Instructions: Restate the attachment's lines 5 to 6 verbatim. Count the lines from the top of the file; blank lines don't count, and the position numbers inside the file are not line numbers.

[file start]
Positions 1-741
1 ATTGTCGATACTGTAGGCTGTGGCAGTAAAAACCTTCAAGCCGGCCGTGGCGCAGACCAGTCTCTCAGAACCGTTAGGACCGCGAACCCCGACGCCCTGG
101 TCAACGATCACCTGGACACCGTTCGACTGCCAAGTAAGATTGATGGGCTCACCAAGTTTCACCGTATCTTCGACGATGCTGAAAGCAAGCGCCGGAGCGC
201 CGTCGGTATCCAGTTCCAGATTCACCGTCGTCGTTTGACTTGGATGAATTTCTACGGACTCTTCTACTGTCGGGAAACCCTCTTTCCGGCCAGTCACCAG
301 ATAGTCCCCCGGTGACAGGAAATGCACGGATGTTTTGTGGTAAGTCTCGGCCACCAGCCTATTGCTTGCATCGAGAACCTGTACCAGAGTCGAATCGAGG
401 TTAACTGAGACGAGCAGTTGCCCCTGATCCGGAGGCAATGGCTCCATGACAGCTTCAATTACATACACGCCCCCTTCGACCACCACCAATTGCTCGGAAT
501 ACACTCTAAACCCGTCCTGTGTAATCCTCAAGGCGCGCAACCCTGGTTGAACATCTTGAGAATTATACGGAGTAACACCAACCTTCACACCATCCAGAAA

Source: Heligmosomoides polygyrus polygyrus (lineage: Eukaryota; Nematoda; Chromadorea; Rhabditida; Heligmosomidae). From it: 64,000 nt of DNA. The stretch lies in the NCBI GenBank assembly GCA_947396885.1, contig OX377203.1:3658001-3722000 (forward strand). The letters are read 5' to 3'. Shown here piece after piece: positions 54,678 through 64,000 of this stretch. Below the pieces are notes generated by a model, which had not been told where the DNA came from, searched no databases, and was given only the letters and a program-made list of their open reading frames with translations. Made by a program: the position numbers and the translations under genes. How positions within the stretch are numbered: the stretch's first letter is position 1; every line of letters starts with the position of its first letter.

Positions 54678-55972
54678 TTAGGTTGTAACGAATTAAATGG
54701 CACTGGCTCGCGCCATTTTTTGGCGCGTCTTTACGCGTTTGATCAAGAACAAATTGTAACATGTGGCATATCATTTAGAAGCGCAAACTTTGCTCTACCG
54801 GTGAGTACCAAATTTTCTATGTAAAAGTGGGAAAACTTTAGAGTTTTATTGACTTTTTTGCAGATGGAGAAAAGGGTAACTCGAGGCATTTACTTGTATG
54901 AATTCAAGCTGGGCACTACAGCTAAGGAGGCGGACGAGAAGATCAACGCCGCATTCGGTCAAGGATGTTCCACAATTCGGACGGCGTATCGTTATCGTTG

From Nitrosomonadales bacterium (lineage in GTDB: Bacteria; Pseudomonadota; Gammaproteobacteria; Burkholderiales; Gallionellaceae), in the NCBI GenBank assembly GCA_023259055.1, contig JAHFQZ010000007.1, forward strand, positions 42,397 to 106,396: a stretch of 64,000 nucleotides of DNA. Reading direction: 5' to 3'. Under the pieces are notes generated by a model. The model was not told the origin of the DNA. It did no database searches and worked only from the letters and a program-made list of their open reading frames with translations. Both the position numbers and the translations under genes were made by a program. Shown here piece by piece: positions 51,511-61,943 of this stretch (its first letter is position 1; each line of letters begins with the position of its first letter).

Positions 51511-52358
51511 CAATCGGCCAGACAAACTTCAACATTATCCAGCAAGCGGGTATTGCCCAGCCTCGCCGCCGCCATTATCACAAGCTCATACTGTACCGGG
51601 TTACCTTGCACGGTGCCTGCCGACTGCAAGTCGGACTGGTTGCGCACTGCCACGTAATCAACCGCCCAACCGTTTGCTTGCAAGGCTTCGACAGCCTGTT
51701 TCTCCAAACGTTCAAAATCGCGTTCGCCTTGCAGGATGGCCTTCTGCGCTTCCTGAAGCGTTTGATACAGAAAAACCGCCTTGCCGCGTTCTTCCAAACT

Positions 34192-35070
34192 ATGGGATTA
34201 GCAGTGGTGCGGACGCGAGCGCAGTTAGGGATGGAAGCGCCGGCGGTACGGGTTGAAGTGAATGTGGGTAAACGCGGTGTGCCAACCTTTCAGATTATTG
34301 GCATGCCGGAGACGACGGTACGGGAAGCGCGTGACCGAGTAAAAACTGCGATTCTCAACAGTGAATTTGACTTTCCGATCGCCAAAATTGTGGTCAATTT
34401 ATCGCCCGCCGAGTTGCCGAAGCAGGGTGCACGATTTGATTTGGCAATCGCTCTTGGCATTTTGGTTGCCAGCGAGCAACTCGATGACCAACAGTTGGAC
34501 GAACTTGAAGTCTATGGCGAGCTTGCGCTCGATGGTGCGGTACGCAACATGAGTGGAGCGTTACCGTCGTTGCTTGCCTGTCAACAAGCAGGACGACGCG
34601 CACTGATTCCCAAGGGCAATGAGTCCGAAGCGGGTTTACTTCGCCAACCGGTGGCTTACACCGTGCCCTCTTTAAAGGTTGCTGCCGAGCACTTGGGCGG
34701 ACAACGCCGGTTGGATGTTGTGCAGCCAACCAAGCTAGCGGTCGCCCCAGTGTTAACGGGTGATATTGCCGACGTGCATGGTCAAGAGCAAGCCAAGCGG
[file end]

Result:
301 ATAGTCCCCCGGTGACAGGAAATGCACGGATGTTTTGTGGTAAGTCTCGGCCACCAGCCTATTGCTTGCATCGAGAACCTGTACCAGAGTCGAATCGAGG
401 TTAACTGAGACGAGCAGTTGCCCCTGATCCGGAGGCAATGGCTCCATGACAGCTTCAATTACATACACGCCCCCTTCGACCACCACCAATTGCTCGGAAT